Dynamic Light Transport Acquisition and Applications to Computational Illumination

Principal Investigator: Sanjeev Koppal

Sponsor: NSF

Start Date: August 15, 2019

End Date: August 31, 2022

Amount: $250,000


Cameras that view a dynamic scene typically capture interactions of moving objects with light. Computer vision algorithms can use these measurements to infer properties of these objects, such as depth, motion and appearance. However, there is a subtler, richer visual back-story that occurs as an object moves in a scene, and usually these effects are ignored in traditional algorithms, sometimes causing errors. This project studies all the interactions of light with dynamic scenes, which we term as dynamic light transport, and the goal is to understand and recover effects such as multiple reflections and scattering as objects move in a scene. The innovations of the project include new computational cameras and projectors to capture light transport for dynamic scenes, and to explore new physics-based and data-driven algorithms to exploit this information for improved computer vision and graphics applications. The project further seeks to include broadening access to computing education and research through curriculum material and capstone experiences which emphasize the intersection of light transport and digital media as well as outreach to middle and high school students in summer programs to discover imaging and optics applications.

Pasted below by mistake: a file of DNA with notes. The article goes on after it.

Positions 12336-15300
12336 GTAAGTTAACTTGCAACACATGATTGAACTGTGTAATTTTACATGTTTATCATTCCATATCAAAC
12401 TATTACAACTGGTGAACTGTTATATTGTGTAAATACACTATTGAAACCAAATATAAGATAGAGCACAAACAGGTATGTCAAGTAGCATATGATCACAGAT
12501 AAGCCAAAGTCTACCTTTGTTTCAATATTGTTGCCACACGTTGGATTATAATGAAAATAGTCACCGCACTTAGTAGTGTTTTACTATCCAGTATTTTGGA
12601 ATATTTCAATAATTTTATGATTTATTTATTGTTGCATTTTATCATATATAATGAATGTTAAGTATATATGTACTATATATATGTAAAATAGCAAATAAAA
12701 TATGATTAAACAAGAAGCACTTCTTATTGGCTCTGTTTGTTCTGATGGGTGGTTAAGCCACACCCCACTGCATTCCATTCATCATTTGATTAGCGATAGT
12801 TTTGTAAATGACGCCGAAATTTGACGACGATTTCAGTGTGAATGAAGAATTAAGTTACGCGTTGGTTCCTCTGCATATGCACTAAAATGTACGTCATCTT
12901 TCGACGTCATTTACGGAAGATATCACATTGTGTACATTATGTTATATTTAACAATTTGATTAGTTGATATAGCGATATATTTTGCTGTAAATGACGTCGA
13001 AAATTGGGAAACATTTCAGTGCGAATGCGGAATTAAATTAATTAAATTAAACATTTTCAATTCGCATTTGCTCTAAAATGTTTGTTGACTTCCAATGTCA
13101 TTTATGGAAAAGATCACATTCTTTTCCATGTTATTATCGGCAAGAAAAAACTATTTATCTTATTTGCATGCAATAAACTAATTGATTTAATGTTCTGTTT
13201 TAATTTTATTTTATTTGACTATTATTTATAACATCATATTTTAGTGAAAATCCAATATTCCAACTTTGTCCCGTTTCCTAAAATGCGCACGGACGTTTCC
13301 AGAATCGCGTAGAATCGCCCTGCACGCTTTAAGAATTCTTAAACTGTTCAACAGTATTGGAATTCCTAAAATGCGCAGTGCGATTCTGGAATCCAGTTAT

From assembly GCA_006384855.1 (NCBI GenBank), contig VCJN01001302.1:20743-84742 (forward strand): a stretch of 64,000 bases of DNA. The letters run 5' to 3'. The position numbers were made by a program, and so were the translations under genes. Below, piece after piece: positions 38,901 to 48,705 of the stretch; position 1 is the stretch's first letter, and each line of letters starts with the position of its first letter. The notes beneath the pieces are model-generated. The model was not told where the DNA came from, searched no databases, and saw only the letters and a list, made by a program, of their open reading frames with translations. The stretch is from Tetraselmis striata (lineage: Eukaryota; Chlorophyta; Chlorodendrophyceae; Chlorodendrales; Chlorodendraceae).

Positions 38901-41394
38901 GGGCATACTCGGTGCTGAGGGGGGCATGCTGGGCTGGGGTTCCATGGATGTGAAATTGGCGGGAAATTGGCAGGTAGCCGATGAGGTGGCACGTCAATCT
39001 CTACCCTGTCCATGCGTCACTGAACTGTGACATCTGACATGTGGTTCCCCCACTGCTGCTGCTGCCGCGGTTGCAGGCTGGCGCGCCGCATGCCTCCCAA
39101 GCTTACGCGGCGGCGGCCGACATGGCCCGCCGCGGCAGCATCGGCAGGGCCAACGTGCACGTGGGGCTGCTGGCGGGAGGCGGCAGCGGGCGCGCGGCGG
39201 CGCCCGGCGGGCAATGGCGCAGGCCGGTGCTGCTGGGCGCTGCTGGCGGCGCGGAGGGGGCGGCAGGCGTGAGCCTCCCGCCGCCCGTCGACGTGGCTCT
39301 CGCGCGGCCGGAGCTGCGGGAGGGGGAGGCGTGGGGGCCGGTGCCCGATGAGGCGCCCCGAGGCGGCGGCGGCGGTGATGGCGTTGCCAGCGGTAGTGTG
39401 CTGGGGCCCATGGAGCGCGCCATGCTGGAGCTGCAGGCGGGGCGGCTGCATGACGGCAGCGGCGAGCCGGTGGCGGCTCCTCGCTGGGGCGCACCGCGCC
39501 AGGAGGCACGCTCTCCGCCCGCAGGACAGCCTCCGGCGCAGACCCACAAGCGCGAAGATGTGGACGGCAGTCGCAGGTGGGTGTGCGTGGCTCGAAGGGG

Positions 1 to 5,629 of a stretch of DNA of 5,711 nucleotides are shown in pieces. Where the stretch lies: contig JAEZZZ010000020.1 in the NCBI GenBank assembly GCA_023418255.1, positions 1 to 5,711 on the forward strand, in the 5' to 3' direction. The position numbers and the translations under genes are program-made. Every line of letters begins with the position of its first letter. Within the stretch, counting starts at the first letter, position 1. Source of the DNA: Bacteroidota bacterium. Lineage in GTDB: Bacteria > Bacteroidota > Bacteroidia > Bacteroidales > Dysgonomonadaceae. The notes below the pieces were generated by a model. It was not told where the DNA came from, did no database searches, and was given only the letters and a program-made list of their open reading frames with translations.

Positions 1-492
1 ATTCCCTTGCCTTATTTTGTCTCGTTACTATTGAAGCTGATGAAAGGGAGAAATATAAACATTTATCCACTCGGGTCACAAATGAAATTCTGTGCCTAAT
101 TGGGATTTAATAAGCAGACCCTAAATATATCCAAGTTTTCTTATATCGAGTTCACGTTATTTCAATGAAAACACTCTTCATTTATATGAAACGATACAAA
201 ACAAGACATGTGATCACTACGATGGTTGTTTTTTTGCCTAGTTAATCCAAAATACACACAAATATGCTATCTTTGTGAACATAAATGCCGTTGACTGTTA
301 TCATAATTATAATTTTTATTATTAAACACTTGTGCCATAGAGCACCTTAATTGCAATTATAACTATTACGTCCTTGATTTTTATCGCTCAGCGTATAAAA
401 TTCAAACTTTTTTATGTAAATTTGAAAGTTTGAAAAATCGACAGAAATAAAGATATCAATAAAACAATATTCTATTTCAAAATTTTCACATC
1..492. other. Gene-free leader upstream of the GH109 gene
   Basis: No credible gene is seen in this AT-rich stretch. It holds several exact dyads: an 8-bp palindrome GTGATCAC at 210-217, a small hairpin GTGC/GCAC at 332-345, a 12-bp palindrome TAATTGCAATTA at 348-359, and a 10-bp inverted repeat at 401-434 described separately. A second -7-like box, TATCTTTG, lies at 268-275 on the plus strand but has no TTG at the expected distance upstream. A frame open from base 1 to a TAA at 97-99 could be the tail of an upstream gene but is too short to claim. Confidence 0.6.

This research focuses on designing new light transport acquisition frameworks to capture dynamic scenes, characterization of dynamic light transport properties including sparsity and low-rank, and algorithms to exploit this information for computer vision applications. In particular, the project focuses on three main objectives. The first is design of an MEMs-based optical scanner coupled with high frame rate cameras to capture the full set of light transport paths at extremely fast timescales. The second contribution is new algorithms for adaptive light transport sampling using both physics-based and data-driven priors for light transport interpolation via generalized light transport flow. Finally, the project will provide applications of dynamic light transport for 3D scanning of deformable, moving, and specular objects. These innovations are evaluated in an integrated testbed via the optical scanner and the collection of a dataset of dynamic light transport for real-world scenes.

More Information: https://www.nsf.gov/awardsearch/showAward?AWD_ID=1909729&HistoricalAwards=false